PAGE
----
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June 27, 2013

The Windows Store for Windows 8.1

Yesterday at Build, we announced improvements we’re making to the Windows Store. With a new design, new developer features and new promotional opportunities, we’re making the Windows Store an even better platform for app builders to monetize their creations.

We're making the Windows Store a great platform for app builders to make money on their apps

You can watch a recording of yesterday’s talk on Channel 9 to get many more details about the new Store design and opportunities to promote and monetize your apps. You can also read more about the Windows Store changes in the Windows 8.1 Feature Guide.

There’s a whole lot of great information coming out of Build this week. Here are a few announcements Microsoft’s Chief Evangelist, Steve Guggenheimer, made  during his keynote today:

Adobe: Digital Publishing Suite is coming to Windows 8.1 devices in late 2013. Publishers and brands will be able to design and publish content to devices such as the Microsoft Surface, and designers can use DPS to create all kinds of dynamic and interactive apps.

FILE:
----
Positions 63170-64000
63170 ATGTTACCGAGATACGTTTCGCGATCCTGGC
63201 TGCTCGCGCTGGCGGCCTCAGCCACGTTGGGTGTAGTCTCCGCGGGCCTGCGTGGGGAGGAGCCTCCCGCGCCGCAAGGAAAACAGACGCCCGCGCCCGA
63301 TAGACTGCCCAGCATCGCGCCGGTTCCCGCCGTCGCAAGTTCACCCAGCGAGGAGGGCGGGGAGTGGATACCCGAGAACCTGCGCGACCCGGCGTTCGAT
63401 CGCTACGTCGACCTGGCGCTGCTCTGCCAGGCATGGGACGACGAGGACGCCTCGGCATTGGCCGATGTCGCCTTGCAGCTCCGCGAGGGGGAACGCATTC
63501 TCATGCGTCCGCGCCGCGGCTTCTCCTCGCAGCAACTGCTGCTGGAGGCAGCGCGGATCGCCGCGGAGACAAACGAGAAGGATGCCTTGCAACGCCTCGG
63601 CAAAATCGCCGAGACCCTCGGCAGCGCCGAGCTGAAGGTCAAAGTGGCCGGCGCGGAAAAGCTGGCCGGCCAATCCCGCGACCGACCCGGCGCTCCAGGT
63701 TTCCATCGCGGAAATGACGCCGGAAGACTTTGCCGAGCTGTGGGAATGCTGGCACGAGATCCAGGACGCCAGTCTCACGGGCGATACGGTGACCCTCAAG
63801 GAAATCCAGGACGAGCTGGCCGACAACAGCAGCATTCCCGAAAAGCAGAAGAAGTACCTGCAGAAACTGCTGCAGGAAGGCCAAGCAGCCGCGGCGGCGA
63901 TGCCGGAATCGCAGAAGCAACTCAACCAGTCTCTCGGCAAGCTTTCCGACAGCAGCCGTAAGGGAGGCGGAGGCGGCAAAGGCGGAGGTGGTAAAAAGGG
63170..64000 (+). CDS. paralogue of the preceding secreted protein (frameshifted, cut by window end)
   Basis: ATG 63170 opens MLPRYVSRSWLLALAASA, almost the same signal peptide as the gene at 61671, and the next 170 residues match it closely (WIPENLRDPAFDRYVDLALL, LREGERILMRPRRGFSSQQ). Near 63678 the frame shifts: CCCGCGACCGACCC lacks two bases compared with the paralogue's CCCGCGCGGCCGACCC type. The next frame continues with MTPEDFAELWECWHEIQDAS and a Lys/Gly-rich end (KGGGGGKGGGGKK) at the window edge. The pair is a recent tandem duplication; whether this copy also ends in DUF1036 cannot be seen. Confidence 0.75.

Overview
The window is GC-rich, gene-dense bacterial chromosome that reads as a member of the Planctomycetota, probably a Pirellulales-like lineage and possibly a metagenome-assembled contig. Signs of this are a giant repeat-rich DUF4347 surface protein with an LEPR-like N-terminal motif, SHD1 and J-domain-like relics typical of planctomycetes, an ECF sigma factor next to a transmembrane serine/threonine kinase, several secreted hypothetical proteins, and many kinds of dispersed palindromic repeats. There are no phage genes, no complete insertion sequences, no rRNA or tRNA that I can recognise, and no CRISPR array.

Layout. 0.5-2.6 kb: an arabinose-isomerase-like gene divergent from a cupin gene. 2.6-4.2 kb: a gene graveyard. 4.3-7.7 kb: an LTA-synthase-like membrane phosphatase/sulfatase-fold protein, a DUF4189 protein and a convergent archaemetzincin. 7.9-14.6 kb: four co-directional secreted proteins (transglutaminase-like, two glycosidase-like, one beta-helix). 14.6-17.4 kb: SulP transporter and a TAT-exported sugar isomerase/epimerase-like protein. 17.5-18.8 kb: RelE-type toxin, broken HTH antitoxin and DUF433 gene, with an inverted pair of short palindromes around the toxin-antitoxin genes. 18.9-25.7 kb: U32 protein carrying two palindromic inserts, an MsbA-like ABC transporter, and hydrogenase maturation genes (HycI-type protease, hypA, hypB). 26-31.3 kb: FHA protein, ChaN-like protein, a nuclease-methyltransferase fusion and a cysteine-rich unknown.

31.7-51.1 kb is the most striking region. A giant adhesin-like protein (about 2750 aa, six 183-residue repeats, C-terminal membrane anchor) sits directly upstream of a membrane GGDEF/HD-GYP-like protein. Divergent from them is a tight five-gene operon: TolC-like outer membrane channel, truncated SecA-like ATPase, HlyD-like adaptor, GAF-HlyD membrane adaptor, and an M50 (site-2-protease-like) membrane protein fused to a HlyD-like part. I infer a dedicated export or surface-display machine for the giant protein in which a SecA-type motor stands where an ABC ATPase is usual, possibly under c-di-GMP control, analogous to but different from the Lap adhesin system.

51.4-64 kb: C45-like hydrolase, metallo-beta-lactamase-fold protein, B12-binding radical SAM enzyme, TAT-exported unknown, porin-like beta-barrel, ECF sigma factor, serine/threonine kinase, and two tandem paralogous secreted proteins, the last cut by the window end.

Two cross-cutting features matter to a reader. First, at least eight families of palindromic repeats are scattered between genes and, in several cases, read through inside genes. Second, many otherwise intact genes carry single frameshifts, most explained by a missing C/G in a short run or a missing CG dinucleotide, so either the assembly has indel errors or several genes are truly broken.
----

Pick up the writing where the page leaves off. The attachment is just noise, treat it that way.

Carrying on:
Khan Academy: Using the Khan Academy web module, we demonstrated how developers can convert their HTML5/JavaScript website into a Windows Store app with barely any new code. Khan Academy’s updated Windows Store app is now live in the Windows Store.

PayPal: PayPal’s SDK, now generally available, allows developers to integrate the payment experience for 128 million account holders into a Windows Store app or Windows Phone 8 app.

Unity Pro 4: Unity, one of the industry’s most popular game development platforms, with a community of 2 million developers, announced commercial support for the Windows Store coming summer 2013. Unity Pro developers will receive a free license to build, and get support for Windows and Windows Phone. In addition, developers with Microsoft Studios publishing agreements will have free access to Unity tools for Xbox 360 and Xbox One, inclusive of support for enhanced Kinect gestures and SmartGlass.

Want to keep in the loop? Check out the Build sessions and the Windows Dev Center, and stay tuned here to the App Builder Blog.

— Ted Dworkin, Director of Program Management, Windows Store